Images of Miura’s new MC-501 blade probably look scary to the average golfer. “There’s not much help there for the likes of me,” they think. “That’s clearly meant for the professional.”
The first few lines of the press release wouldn’t reflect or confirm what they’re seeing though. The MC-501 is designed for “players who want to improve shot-forgiveness on off-center strikes,” it says, before adding “It will help shots get airborne with more ease”.
Hoyt McGarity, the company’s President, says the MC stands for Muscle Cavity and that, though blades typically target a specific skill set, Shinei Miura (company founder Katsuhiro Miura’s son) wanted this new model “to appeal beyond just the low-handicap player”.
Eh? How could the club in the picture possibly appeal to anyone with a handicap greater than, say, three?
Miura muddies the waters still further when it says the clubhead’s mass is concentrated behind the center of the clubface, and that weight has been moved away from the heel and toe.
That certainly sounds more like a blade – superlative feel for players that strike the ball on the center of the clubface, but no perimeter-weighting for amateur golfers’ poor strikes – but how does it jibe with the claim the MC-501 is forgiving, will get the ball airborne easily, and is designed for golfers other than pros and low handicappers?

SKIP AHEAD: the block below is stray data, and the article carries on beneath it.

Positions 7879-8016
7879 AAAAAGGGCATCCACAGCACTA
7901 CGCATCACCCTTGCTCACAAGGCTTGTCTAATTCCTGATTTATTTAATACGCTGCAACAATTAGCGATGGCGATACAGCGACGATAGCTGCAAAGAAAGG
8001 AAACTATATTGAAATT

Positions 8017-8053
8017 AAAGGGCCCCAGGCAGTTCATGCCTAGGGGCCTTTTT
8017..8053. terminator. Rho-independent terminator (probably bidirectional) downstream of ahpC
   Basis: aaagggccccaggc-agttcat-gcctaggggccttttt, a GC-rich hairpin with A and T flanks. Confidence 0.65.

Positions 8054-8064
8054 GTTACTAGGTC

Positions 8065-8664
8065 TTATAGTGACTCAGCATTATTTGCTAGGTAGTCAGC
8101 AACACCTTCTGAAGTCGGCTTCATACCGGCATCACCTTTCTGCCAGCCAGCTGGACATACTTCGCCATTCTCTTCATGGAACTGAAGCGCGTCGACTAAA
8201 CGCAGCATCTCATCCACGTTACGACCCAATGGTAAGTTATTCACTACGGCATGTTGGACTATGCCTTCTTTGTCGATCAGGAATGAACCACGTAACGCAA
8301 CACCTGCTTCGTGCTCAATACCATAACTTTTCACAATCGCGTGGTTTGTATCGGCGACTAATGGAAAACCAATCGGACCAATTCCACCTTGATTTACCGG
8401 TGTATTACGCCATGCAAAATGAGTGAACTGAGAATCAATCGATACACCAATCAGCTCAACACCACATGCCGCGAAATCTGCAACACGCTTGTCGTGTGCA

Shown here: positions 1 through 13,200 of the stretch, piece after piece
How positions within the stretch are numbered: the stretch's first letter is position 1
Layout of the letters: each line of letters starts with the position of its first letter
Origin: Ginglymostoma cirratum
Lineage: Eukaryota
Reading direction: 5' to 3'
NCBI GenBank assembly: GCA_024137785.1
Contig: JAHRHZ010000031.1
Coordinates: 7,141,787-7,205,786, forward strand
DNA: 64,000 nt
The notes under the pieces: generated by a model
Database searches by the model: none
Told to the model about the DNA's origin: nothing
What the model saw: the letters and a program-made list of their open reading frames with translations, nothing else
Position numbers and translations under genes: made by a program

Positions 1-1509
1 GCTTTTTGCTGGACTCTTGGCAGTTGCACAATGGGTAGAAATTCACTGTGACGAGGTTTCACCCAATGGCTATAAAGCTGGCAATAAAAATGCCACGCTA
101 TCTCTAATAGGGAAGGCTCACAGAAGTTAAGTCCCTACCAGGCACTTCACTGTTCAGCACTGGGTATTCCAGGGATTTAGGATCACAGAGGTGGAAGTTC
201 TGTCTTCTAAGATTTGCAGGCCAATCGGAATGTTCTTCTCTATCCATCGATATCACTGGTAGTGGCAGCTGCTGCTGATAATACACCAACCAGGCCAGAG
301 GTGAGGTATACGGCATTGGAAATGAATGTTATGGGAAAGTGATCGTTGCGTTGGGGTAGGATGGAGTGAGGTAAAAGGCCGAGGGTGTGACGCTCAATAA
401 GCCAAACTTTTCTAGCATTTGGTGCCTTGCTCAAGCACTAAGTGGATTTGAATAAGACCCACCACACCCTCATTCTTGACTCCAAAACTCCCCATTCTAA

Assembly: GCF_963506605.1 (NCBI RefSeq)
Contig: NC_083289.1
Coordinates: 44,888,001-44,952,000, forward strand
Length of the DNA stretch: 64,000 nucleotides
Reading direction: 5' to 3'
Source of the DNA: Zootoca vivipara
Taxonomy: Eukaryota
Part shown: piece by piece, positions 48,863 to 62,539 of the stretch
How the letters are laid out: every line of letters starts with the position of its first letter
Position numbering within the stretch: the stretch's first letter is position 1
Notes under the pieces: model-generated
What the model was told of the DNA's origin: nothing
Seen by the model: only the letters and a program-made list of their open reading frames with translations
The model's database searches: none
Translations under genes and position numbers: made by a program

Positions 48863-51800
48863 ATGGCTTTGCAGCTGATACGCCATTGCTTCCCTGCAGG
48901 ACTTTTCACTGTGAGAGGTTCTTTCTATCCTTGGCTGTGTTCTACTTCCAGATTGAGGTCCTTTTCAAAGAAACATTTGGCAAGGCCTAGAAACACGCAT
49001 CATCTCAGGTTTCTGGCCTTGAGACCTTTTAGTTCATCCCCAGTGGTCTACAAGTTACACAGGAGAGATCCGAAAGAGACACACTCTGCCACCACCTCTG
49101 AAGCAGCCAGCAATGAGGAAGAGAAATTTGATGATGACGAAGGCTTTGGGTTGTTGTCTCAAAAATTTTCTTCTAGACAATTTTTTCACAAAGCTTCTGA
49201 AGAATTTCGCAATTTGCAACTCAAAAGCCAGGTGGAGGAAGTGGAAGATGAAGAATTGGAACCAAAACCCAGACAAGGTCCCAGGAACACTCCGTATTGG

McGarity seeks to clear up the confusion, saying the weight in the heel and toe has been ‘optimally repositioned’ rather than removed. Twenty grams of metal have gone to the center and, importantly, the sole, lowering the center of gravity. That enables a golfer with average swingspeed to get the ball up in the air.
“And traditional blades have fairly compact heads,” McGarity adds, “but the MC-501’s head is longer from heel to toe (the longest in Miura’s history, in fact). That frames the ball better and gives the non-elite golfer a little extra confidence.”
The head’s Y grind, first developed by Yoshitaka Miura (Katsuhiro’s other son) on the company’s wedges, features a balance of heel and toe relief and a rolled trailing edge, helping to minimize interaction with the turf and thus ensuring cleaner contact.
This new iron is the latest from a company that introduced six new products last year, will launch three more this year, and whose US distribution rights were acquired (majority interest) by investor Howard Millstein in early 2017. Under Millstein, Miura has committed to continuing its tradition of building refined, expertly-crafted clubs for core golfers, while also opening up to a slightly wider audience.
The MC-501 is a good example of this minor shift.
“This is the modern blade,” says McGarity. “And it’s definitely worthy of consideration for a mid-handicap player.”
By Tony Dear
Source: Colorado Avid Golfer